To conduct a systematic review and meta-analysis investigating effects of MedDiet on blood pressure in randomized controlled trials (RCTs) and associations of MedDiet with risk of hypertension in observational studies.
PubMed, The Cochrane Library and EBSCOhost were searched from inception until January 2020 for studies that met the following criteria: participants aged at least 18 years, RCTs investigating effects of a MedDiet versus control on BP, observational studies exploring associations between MedDiet adherence and risk of hypertension. Random-effects meta-analyses were conducted. Meta-regression and subgroup analyses were performed for RCTs to identify potential effect moderators.
Nineteen RCTs reporting data on 4137 participants and 16 observational studies reporting data on 59 001 participants were included in the meta-analysis. MedDiet interventions reduced SBP and DBP by a mean −1.4 mmHg (95% CI: −2.40 to −0.39 mmHg, P = 0.007, I2 = 53.5%, Q = 44.7, τ2 = 1.65, df = 19) and −1.5 mmHg (95% CI: −2.74 to −0.32 mmHg, P = 0.013, I2 = 71.5%, Q = 51.6, τ2 = 4.72, df = 19) versus control, respectively. Meta-regression revealed that longer study duration and higher baseline SBP was associated with a greater decrease in BP, in response to a MedDiet (P < 0.05). In observational studies, odds of developing hypertension were 13% lower with higher versus lower MedDiet adherence (95% CI: 0.78--0.98, P = 0.017, I2 = 69.6%, Q = 41.1, τ2 = 0.03, df = 17).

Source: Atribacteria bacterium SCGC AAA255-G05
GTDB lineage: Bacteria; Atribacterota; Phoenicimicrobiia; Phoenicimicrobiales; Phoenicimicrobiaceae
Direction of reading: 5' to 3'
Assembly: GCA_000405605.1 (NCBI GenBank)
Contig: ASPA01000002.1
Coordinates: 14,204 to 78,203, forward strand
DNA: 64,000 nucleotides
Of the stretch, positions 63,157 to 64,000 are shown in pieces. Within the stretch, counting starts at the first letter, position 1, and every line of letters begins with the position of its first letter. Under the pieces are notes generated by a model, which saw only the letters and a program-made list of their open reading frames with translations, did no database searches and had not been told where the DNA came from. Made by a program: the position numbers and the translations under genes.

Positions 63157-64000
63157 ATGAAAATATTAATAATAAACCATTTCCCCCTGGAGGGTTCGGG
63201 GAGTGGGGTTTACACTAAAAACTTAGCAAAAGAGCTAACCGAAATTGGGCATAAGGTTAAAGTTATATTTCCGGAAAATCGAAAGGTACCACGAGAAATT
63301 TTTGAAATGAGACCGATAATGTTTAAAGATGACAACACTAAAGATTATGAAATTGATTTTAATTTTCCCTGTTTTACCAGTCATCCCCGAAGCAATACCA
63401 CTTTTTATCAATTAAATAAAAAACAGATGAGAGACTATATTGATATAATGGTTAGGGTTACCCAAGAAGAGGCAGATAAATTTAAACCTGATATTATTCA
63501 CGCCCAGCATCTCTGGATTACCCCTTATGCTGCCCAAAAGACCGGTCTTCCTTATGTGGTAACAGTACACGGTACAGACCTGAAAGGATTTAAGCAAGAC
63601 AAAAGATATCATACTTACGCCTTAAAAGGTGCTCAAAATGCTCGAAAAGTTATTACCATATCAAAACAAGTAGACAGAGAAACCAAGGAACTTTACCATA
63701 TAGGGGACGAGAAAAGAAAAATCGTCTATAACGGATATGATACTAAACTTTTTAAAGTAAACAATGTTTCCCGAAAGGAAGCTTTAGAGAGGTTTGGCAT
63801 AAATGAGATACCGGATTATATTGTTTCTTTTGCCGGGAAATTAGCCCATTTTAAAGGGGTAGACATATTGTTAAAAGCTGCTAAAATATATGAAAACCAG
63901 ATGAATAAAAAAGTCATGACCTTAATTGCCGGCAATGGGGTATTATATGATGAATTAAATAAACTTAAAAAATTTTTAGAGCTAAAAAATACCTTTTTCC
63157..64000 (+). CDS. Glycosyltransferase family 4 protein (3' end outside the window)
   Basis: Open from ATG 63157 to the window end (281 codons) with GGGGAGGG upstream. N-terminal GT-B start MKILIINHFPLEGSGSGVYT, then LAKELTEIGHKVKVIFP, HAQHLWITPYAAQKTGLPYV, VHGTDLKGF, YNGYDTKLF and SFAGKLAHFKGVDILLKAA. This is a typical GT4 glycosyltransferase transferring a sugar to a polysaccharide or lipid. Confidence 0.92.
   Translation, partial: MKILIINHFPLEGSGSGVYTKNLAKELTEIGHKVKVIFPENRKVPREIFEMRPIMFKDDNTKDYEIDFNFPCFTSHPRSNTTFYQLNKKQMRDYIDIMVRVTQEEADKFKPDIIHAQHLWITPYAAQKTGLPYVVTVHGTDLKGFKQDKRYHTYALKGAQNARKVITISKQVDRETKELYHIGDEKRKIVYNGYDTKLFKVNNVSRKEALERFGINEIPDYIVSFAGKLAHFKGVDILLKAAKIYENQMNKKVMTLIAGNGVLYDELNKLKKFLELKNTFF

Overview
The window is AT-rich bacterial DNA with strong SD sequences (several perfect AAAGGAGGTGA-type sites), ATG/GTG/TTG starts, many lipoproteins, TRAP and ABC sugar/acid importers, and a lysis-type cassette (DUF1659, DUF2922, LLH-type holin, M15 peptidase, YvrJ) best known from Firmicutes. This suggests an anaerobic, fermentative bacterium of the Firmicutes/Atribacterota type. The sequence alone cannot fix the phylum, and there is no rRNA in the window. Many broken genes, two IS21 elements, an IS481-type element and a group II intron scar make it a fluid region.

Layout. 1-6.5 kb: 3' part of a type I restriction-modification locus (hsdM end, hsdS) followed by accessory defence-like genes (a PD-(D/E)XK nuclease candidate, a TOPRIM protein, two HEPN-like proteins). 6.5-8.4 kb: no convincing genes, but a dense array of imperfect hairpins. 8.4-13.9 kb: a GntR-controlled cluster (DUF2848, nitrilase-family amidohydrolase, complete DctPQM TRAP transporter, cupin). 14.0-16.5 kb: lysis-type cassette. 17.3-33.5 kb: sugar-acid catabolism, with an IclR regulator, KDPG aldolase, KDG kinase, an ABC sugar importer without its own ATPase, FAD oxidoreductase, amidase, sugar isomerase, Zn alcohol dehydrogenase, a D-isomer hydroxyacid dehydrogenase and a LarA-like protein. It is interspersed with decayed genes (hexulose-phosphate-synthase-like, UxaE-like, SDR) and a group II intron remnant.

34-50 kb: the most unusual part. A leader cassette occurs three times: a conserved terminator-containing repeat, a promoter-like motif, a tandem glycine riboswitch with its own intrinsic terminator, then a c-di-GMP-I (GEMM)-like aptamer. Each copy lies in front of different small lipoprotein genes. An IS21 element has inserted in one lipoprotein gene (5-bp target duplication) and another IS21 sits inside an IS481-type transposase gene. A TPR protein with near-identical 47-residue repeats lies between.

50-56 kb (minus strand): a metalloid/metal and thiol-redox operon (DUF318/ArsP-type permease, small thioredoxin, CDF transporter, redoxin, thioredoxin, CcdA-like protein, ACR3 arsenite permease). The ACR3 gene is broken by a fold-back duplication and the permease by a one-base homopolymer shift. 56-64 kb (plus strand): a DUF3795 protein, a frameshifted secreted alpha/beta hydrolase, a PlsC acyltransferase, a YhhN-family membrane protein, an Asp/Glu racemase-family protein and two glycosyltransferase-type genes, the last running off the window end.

Data suggest that MedDiet is an effective dietary strategy to aid BP control, which may contribute towards the lower risk of CVD reported with this dietary pattern. This study was registered with PROSPERO: CRD42019125073.